Nepal Police says its personnel have recently arrested a Canadian national on the charge of his involvement in paedophilia.
Police claim he is one of the high-profile paedophilia suspects.
He was a founder of Street Kids International. It has been found that he also worked for an anti-child labour project of the United Nations as an advisor, and for the UN Habitat as a representative for Afghanistan.
He also established another NGO named Himalayan Community Foundation.
Nepal Police has been claiming that children from low economic status and those working on the streets fall an easy prey to foreign paedophiles.
Law enforcers and activists both agree that weak regulation and even weaker implementation should be blamed for increasing cases of paedophilia.
The Tebo Police have received 20 child abuse cases in the regency this year, raising their concerns over unchecked social media access among children.
“Most of the cases were sexual abuse,” Chief Brig. Diansyah, head of the Tebo Police's women and children protection unit, said Sunday.
The Tebo Police said the cases were spread across 12 districts in Tebo Tinggi regency, but most of them happened in Rimbo Bujang, Rimbo Ilir, Rimbo Ulu, Tebo Ulu and VII Koto.
The police organized meetings with residents of VII Koto and Tebo Ulu districts to cooperate in keeping the crime in check. Diansyah said the police identified several causes of such crimes. “Mostly, they are caused by social media influence, lack of supervision from parents and financial troubles,” he said. Diansyah said children were exposed to inappropriate adult content spread through social media.
“Most of the perpetrators fall within the low-income bracket,” he said.
He said that in 30 percent of the cases, there was a close relationship between the victim and the perpetrator, indicating an urgent need for parents to supervise their children more strictly to protect them from becoming a victim.
The Criminal Bar Association has criticised the police's handling of false indecent assault allegations against a teacher and warned of the "catastrophic" consequences that can follow.
Sexual abuse allegations are easily made up but can have a "catastrophic" effect on those falsely accused, the association warns.
The organisation has waded into the controversy over a teacher who was cleared of abuse after school children were found to have lied.
It follows the case of a teacher who was acquitted of seven indecent assault charges laid by police after his pupils lied and made false claims against him. The teacher had previously yelled and sworn at them in class.
Criminal Bar Association president Len Andersen said defence lawyers did not have the resources of the Crown and there was a real risk of a miscarriage of justice where, for example, potential eye witnesses were not interviewed as part of the initial investigation.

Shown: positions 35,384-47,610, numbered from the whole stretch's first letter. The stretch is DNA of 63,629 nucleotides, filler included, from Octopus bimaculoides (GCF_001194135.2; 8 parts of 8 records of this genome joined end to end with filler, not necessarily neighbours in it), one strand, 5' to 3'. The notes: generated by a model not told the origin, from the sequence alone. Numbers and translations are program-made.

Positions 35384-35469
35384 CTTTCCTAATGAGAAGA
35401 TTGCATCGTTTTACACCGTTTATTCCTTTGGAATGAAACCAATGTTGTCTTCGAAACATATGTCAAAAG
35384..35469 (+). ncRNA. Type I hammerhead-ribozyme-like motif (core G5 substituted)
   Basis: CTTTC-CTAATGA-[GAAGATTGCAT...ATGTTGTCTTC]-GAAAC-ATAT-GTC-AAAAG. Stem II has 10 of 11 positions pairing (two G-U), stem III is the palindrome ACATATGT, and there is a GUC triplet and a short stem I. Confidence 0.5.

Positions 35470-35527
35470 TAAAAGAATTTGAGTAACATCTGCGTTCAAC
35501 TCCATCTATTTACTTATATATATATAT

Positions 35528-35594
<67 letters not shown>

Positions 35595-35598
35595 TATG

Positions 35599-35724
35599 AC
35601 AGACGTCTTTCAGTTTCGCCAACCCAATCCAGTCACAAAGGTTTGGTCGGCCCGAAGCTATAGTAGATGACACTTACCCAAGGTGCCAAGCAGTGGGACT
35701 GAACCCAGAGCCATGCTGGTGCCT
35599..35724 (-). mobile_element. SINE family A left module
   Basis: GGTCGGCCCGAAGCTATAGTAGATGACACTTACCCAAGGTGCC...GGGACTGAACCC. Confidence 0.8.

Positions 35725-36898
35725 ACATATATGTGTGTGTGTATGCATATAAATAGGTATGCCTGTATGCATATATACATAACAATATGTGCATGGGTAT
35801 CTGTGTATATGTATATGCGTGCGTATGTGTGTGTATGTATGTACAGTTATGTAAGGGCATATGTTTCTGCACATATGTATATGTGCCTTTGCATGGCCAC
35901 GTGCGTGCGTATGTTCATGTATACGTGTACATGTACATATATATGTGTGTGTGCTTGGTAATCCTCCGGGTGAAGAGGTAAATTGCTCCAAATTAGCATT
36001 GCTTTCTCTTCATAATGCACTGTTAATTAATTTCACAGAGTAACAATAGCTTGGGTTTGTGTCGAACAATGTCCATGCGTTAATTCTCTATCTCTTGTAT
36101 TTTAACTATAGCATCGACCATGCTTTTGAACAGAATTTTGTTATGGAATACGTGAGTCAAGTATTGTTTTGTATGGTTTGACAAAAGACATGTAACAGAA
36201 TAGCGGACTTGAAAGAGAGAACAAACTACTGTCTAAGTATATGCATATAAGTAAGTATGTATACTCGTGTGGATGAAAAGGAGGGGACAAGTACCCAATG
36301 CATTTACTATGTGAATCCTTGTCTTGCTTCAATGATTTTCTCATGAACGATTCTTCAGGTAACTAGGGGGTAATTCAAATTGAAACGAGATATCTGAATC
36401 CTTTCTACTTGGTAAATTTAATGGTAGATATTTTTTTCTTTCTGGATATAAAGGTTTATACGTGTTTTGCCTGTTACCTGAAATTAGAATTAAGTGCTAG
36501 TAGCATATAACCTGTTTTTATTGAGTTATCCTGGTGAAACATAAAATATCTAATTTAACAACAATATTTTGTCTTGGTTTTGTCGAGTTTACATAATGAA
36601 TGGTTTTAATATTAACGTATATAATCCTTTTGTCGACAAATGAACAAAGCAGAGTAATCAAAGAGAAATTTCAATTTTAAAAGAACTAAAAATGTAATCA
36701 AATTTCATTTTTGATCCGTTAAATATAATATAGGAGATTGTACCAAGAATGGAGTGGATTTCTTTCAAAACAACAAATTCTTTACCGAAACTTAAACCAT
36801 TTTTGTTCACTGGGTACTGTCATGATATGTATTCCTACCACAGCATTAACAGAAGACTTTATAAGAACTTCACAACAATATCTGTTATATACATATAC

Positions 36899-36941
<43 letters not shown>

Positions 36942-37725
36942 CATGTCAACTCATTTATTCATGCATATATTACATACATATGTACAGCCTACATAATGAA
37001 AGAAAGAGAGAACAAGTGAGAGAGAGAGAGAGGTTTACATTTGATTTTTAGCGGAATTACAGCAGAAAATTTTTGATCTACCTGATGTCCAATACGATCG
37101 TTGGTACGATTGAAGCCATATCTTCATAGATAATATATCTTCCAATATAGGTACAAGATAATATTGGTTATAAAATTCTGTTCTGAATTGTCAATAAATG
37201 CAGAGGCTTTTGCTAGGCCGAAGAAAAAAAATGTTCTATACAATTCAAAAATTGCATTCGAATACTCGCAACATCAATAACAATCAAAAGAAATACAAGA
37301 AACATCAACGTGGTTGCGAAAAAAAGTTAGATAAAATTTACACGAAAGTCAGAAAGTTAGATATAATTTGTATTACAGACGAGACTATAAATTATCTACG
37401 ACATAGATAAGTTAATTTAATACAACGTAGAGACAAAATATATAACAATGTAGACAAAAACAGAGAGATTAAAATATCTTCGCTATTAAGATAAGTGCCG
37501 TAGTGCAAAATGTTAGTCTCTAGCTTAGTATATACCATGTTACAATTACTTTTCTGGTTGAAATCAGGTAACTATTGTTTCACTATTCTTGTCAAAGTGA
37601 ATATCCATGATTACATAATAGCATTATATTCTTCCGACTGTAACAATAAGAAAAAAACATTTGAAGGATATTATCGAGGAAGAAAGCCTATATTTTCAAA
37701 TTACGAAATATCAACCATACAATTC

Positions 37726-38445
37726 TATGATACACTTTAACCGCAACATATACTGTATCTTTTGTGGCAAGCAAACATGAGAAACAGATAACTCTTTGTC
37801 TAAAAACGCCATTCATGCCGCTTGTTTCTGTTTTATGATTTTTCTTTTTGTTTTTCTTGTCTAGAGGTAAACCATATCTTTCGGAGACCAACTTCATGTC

"Defence lawyers have expressed concern that the normal rule of investigation of offences does not seem to apply where allegations are of a sexual nature and, on the contrary, the complainant's accounts are not challenged and there seems to be a widespread assumption that such complainants are always telling the truth with little or no further investigation required," Andersen said.
"While it is appropriate that victims are properly supported, there can be no excuse for failing to carryout a proper investigation to determine whether there is substance to any allegation that may result in a prosecution. Sexual abuse allegations are easily made and the effects of an allegation are catastrophic on the person who is accused whatever the final verdict."
Andersen said it was clear the system did not work for the teacher charged who had to wait 12 months with charges hanging over his neck.
"The falsely charged teacher's year from hell is a normal experience that any person would face who was charged with a sexual offence. If he or she is successful in obtaining bail then the bail terms are likely to significantly affect his or her life and may even prevent employment," he said.
"Where there is a child making the allegation, child witness interviewers facilitate the giving of statements on video and it is not their role to challenge the child or his or her recollection.
"This emphasises the importance of the Police carrying out a proper investigation including a proper examination by the Police of the motives and accounts of complainants instead of uncritically accepting their word that a sexual assault has occurred where the assault is denied by the defendant."
After a six-day trial in the Auckland District Court the jury took less than an hour to return not guilty verdicts on all seven charges of indecent assault last month.
The teacher, who was cleared of indecently assaulting three schoolgirls, told the Herald he felt let down by the system as his life went into "total meltdown".
The teacher may never return to a classroom after his "year of hell".
"I don't think I could ever trust the system of education, BOT governance, school hierarchical support or the devious nature of some children to go back into a classroom," he said.
He cannot be named under law, but told the Herald that while the trial played out he had no faith in the outcome until he heard the last not guilty verdict read out in court.